Enduring Gardens: Woven by Friends into the Fabric of the Urban Community
Hooykaas, Amanda Leigh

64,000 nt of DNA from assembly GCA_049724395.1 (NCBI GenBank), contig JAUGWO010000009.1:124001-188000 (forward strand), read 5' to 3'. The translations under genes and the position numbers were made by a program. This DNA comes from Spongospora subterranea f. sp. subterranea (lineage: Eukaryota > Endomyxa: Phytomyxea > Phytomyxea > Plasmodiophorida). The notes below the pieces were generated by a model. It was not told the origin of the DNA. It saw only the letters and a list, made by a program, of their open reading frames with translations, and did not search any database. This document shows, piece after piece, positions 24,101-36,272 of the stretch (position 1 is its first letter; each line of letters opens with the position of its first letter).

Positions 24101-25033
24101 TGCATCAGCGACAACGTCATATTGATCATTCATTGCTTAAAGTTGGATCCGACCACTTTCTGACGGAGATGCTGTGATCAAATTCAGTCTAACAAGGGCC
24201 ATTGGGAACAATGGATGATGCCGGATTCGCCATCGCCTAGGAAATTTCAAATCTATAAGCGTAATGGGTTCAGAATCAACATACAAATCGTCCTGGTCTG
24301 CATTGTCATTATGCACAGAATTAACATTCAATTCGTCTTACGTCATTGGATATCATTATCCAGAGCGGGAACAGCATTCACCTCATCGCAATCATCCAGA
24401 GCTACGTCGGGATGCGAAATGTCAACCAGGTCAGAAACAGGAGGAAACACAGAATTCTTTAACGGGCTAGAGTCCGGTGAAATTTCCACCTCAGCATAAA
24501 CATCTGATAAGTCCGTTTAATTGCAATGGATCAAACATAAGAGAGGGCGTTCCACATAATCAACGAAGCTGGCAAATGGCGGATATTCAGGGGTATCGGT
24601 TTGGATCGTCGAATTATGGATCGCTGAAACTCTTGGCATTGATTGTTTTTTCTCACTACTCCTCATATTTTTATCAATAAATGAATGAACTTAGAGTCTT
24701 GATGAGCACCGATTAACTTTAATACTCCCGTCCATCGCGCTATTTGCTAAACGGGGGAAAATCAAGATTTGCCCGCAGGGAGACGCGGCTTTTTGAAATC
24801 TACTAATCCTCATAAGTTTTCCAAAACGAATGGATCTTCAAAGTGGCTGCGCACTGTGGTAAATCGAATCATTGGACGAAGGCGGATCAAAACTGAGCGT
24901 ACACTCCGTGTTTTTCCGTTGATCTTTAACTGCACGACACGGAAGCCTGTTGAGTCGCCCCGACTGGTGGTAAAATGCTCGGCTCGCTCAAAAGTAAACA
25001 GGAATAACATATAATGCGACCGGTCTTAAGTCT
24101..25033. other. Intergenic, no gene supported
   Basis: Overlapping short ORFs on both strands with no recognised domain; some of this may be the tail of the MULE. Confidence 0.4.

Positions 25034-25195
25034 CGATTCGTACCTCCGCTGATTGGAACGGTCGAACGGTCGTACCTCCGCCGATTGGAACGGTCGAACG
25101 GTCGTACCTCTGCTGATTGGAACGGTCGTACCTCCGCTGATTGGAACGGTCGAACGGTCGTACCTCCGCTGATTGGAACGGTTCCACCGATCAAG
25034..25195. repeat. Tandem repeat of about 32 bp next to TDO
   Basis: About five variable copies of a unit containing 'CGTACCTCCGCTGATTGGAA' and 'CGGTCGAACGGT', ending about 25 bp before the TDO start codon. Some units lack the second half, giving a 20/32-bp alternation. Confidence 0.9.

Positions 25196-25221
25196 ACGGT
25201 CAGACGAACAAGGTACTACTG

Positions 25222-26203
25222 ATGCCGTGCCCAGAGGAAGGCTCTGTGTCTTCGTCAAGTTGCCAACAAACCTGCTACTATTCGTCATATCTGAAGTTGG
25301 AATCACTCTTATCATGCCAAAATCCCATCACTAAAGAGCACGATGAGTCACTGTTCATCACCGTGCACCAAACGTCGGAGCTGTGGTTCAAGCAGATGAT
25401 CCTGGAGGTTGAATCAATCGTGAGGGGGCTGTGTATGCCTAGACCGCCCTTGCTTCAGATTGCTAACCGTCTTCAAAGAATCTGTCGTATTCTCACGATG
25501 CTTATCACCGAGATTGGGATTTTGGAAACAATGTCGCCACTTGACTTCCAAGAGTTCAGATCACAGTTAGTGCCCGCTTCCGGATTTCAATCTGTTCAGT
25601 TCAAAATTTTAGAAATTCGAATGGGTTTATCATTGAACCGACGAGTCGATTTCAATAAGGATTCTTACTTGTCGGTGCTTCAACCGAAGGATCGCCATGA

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For the most part, academic literature neglects the psychological impact of public gardens and the landscape on human well-being. Literature about botanical gardening and urban landscape design provide the foundation of contemporary public gardening practices. Largely overlooked, however, is a discussion of the relevance of such gardens to visitors. Public gardens, however, can play an important role in fostering a sense of place in communities, in both historical and contemporary contexts. In this study, the impacts of such gardens are considered through Canadian experiences using perceptual lenses offered by diverse writers whose work can be found in bodies of literature related to history, geography, non-fiction, and poetry. Concepts such as ‘place-making’ which can foster ‘home-making’, for example, are intriguing and worthwhile areas of inquiry in understanding the role of public gardens in the urban landscape. This research explores the importance of ‘home’ in gardens. It also considers the importance of gardens to an individual’s internal (psychological) and external (social) home, particularly for those currently involved as volunteers at public gardens. The concept is related to stewardship and how being a steward of the garden home is key to being a steward of one’s internal home. The animating question here concerns the role that cultivated gardens might play in an individual’s connection to landscape. This topic is explored through an examination of volunteer programs (popularly known as Friends of the Garden programs) using grounded theory to explore the perceptions and perspectives of volunteers who work in three public gardens in Ottawa, Kitchener, and Toronto, Ontario. The subject of gardens and their interrelationship to people lends itself to an interdisciplinary methodological approach encompassing studies in landscape ecology, geography, history, planning, design, and psychology, among others. The qualitative methods approach used in this thesis involves an in-depth examination of secondary literature, as well as field work involving semi-structured interviews, and narrative methods. Further, this research explores the role these gardens play with respect to the unique Canadian sense of place and well-being found within urban public gardens. The findings of the research reveal differing perspectives of volunteers with respect to “sense-making” and the ways in which they engage with each other and with the urban public gardens where they work. In addition, the findings revealed the crucial role played by the volunteer as stewards of the garden. The volunteers see these gardens as sanctuaries and view their own role as serving the greater good of their communities for reasons that go beyond political and economic considerations; they are based on intrinsic sets of values. The research revealed that volunteers frequently possessed strong connections to childhood experiences spent in natural settings with their families. These experiences helped to stimulate a shared belief amongst gardeners that the very act of gardening is itself a valued and valuable “way of life”. Furthermore, volunteers are often retired and older; as such, they volunteer in the gardens as a way to contribute to the world to make it more beautiful and meaningful for others and to pass those gardens down to future generations. Gardens are seen as ways to re-create home from one’s childhood past; volunteers often link their present experience in the garden with a sense of connection and belonging in similar terms used to describe their home (as a country, a house, or a valued place). These findings demonstrate that there is a strong sense of place that is both acquired and fostered through engagement with urban public gardens. The findings also raise the possibility that public gardens play an important role in fostering sense of place in visitors. This, in turn, can contribute to a sense of home or belonging, and stewardship of communities and natural surroundings. This research contributes to an understanding of the role that public gardens play as valuable places that make important contributions to social and ecological well-being.